I answered my mobile, feeling possibly more frightened than I had felt when seeing the murder victim for the first time. It was my girlfriend Natasha, and she would undoubtedly be pissed.
“Hi baby,” I was very soft, but as I said this I was already wincing, preparing myself for an ear-bashing.
“Where are you?”
“Uh, well I told you that I’d got my first case right?”
“Ah! Well it turns out that it’s taking me a little longer at the crime scene than I had suspected.” I wouldn’t tell her that I had basically just stood about the place for hours before anyone had actually spoken to me. She already complained often that I wasn’t assertive enough.
She sighed heavily down the phone. I bit my bottom lip.
“So what, now that you’re finally done studying day and night for your bar exam you’re now going to be out investigating day and night too? What about our meal? I’m already dressed!”
The pitch of her voice made my heart race, “Baby please, I’ll see what I can do, but I’ve literally got nothing done...”
She groaned, “This isn’t working, I don’t believe you’re still working a fifteen hour day. I can’t believe you’d do this after all we’ve been through, after I have waited so patiently.”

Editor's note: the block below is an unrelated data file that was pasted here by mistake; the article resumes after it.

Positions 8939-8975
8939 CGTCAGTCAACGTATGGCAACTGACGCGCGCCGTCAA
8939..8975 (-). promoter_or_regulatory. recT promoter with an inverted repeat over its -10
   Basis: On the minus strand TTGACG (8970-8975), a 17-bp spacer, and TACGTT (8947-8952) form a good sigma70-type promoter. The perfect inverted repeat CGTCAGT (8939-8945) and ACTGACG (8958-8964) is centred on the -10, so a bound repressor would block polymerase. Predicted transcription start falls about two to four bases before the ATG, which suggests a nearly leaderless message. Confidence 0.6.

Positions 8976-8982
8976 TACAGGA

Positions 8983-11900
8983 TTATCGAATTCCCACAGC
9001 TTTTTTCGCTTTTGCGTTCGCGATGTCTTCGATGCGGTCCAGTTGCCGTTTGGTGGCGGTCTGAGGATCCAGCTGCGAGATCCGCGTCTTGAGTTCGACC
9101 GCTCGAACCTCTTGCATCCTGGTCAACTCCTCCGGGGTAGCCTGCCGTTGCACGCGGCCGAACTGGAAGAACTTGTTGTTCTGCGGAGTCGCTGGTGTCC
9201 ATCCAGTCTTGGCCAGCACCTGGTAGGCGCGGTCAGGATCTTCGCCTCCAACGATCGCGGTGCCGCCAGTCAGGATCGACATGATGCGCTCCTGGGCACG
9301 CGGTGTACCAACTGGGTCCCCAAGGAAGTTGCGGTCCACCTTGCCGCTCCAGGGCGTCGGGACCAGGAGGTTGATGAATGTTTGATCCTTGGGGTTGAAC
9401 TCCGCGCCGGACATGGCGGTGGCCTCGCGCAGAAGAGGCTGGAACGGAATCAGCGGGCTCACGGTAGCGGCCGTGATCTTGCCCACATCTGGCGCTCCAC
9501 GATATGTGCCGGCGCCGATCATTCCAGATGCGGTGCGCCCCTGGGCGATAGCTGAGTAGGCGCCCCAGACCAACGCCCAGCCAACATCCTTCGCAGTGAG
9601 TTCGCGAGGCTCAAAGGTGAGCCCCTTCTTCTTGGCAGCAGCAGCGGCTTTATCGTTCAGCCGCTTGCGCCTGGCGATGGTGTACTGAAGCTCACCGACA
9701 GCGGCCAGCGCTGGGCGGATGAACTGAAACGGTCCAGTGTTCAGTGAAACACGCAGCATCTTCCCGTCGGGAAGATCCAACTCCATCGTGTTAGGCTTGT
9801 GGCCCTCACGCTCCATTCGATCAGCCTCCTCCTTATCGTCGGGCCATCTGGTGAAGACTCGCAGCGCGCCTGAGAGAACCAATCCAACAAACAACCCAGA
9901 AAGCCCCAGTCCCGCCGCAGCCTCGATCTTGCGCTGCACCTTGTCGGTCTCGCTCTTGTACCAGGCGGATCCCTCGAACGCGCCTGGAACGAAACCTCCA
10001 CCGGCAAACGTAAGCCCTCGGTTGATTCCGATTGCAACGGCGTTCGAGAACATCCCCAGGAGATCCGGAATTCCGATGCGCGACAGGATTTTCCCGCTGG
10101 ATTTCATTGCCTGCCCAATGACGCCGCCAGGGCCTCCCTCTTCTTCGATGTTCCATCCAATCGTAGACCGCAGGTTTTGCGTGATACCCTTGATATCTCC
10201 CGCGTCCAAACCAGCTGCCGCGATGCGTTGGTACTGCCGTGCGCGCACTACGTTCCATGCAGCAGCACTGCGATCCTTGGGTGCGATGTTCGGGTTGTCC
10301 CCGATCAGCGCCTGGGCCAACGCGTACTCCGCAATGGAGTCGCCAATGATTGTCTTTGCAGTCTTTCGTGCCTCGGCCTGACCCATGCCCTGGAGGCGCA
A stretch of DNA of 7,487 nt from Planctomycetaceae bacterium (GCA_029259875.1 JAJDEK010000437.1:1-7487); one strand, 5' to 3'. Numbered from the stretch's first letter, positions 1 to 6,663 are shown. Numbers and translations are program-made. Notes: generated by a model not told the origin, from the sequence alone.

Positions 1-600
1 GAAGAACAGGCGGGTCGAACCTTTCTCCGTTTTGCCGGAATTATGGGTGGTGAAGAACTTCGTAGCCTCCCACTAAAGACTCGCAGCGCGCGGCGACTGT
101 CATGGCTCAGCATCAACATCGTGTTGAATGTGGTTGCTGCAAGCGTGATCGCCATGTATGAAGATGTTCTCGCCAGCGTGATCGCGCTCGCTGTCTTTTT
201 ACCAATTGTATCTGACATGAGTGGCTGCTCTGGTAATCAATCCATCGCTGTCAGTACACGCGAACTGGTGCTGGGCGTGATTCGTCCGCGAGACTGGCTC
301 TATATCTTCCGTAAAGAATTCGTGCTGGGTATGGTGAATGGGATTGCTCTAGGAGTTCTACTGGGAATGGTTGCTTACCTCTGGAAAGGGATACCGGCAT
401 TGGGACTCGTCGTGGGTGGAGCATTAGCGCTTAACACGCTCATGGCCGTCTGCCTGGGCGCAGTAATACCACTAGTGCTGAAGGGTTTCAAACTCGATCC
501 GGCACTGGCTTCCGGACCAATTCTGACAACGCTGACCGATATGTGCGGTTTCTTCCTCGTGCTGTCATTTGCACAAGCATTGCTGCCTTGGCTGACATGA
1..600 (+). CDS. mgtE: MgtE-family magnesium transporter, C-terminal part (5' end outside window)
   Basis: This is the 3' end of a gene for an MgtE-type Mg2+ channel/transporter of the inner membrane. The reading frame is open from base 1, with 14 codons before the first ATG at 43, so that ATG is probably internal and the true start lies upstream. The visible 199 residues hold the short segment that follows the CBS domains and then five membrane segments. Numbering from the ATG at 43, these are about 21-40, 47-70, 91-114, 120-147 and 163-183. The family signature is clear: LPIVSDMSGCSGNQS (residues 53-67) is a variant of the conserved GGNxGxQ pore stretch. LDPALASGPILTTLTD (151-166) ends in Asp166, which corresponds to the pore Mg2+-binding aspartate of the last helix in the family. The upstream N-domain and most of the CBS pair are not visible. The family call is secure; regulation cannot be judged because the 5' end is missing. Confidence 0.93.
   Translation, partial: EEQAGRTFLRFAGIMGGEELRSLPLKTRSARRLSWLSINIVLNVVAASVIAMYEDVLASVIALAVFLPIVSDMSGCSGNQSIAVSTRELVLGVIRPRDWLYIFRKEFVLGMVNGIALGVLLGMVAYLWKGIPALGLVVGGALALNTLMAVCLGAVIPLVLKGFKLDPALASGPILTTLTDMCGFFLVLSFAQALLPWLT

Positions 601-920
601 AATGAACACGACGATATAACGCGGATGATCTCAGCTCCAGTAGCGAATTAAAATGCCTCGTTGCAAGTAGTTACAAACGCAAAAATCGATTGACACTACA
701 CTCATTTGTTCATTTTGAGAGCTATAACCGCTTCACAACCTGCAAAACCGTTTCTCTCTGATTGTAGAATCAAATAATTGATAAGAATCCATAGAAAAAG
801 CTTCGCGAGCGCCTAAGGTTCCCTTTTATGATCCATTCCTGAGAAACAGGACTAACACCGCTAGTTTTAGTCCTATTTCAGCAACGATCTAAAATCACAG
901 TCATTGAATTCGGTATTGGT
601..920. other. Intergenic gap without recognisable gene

I detected tears in her voice, which caused me to bite my bottom lip harder.
“I’ll – I’ll make it up to you, I swear.”
“You will never put me first,” she said, her voice was lifeless, hurt and decided. “You will never commit to me, your career will always come first, you will always come first.”
I sunk my hand lankly in my trouser pockets and tightened my fingers about the small, velvet box that held the engagement ring I was supposed to be giving Natasha that very evening. I felt sick to the stomach.
“I’ll see if I can leave....”
The phone went dead.
Perhaps I should tell you something about myself. My name is Joseph Arnold Bates and I was the youngest to graduate in my year, as my birthday isn’t until the twenty ninth of August. Since I was a little boy I had always dreamed of being a lawyer and I would practice my approach often by forcing my friends to play the role of the other characters in the court room in my back yard. I would prosecute my friends for extremely serious crimes such as: ‘walking on the grass’ or ‘leaving vegetables at dinner’, and I would always win my case (possibly due to the fact that my six year old friends had no idea what I was talking about).